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Handling Unexpected Intimacy Issues

Not a Sex Therapist? No Problem

Stephen Snyder • 1 Comment

By Stephen Snyder - It’s a shame that so many therapists shy away from talking about sex in the consulting room, believing that they don’t have sufficient expertise. The reality is that any well-trained therapist can help clients understand, and in many cases even resolve, sexual problems—simply by using their natural curiosity, some common sense, and a few key tools.

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VIDEO: The 3 Keys to Helping Clients Navigate Sexual Problems

You Don't Need to Be an Expert to Help Clients Get "Dumb and Happy"

Lauren Dockett • No Comments

Sex and relationship therapist Stephen Snyder talks with Psychotherapy Networker's Lauren Dockett about three simple things to do when you find yourself becoming a client's "accidental sex therapist."

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Is Porn a Threat to Public Health?

Here Are the Questions You Need to Ask Clients Using Porn

Wendy Maltz • 4 Comments

By Wendy Maltz - The explosion in porn use has happened so fast that many therapists have been caught unprepared. And despite the increase in the number of people suffering from serious consequences of habitual porn use, few therapists feel comfortable and confident addressing porn-related concerns.

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Mastering the Tango of Love

Sue Johnson on Discovering Hidden Moments of Connection

Susan Johnson • No Comments

By Sue Johnson - If you’re going to help a couple get closer and learn to really dance together, whether in bed or anywhere else, the key is helping partners experience bonding moments that open them to becoming emotionally accessible to each other. If you can do that, their bodies will follow, and sex will almost always improve.

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Selling Clients on Consent

...And Creating a Space for Men in the Age of #MeToo

Lauren Dockett • No Comments

By Lauren Dockett - Privately shaken and sometimes concerned about their own complicity, many men are now worried about how the #MeToo movement will deepen the gulf of understanding between them and the women in their lives. But much of the secrecy and shame around sex for men and women could be mitigated by embracing a practice of consent.

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VIDEO: Valeria Chuba on Male Sexuality in the Age of #MeToo

Is Male Sexuality Inherently Violent?

Lauren Dockett • No Comments

In the wake of the #MeToo movement, men are reevaluating the way they approach courtship, relationships, gender roles, and love. Their therapists must switch gears as well. In the following video, Networker senior writer Lauren Dockett speaks with Valeria Chuba, clinical sexologist and certified intimacy coach, on how male sexuality is strongly connected to masculinity in our culture, and why male sexuality isn't inherently violent.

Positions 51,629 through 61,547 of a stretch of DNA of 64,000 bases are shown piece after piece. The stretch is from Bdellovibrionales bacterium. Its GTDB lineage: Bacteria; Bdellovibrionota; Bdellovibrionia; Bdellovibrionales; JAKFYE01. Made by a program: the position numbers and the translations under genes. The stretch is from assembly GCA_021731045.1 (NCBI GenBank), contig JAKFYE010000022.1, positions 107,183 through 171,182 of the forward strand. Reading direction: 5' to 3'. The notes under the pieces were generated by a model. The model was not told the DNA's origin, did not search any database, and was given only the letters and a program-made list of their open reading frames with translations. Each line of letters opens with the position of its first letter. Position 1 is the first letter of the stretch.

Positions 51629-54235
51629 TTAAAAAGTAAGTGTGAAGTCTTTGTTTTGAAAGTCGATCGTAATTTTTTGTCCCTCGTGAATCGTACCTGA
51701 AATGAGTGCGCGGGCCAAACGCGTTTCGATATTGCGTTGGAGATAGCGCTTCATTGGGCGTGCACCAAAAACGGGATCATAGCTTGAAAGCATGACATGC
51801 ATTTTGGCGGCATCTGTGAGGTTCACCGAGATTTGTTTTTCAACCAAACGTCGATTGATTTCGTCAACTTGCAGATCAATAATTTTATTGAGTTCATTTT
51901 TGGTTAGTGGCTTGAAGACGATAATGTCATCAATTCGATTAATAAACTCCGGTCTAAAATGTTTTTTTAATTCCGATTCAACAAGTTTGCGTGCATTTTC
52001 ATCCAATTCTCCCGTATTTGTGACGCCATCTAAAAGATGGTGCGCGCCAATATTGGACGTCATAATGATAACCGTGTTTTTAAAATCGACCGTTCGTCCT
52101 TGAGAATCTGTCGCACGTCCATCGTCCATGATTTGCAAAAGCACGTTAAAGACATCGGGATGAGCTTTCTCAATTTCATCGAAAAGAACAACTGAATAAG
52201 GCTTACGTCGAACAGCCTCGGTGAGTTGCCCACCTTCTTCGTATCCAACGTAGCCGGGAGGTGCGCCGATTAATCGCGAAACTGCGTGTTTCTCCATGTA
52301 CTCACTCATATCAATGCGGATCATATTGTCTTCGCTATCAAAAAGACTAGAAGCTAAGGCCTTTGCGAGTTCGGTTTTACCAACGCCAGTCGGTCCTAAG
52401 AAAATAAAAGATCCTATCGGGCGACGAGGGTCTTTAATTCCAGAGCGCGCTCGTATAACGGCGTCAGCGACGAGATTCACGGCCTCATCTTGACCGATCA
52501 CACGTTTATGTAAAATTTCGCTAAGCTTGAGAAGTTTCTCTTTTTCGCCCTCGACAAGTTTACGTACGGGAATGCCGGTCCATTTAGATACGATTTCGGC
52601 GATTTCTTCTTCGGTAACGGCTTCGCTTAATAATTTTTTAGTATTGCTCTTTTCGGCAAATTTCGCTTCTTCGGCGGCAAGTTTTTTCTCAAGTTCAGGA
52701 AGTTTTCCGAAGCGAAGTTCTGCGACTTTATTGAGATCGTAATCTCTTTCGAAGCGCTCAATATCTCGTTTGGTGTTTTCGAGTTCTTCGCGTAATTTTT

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The Retiring Rebel

Rethinking the Way We Help Clients Face the Midlife Crisis

Tammy Nelson • No Comments

By Tammy Nelson - Rather than thinking of midlife as an emotional unraveling, I believe it’s more helpful to reframe this stage of life in our early 50s and 60s as “second adolescence,” a time when we’re old enough to appreciate how short life is, but young enough to find new ways to enjoy it.

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Can Open Relationships Work?

How to Know When They're Right (or Not) and How to Set Ground Rules

Rick Miller • No Comments

By Rick Miller - Even for healthy couples, opening up a relationship in a way that’s not destructive is hard work and requires a great deal of communication around what is and isn’t acceptable. Yet even with these guidelines established, helping couples navigate this territory is a challenge. Here are some best practices.

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VIDEO: Susan Johnson on Breaking Negative Cycles

How "Secure Base" Restores the Emotional and Physical Spark

Susan Johnson • 2 Comments

In the following video clip, renowned couples therapist Susan Johnson shares the story of her clients Frank and Sylvie—two partners stuck in a cycle of shame, hurt, and anger—and how, through establishing what she refers to as "secure base," they restored both emotional and physical passion to their relationship.

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Listening to the Body's Story

In Couples Therapy, Sitting With Sensations Can Have a Surprising Effect

Molly Layton • 1 Comment

By Molly Layton - Even with two people sitting quietly, an interpersonal space isn't an empty space—it's alive with a peculiar quality. These days, in certain intractable situations, I keep discovering how much getting couples to focus on the immediacy of their bodily sensations can change the entire flow and direction of what takes place in my office.

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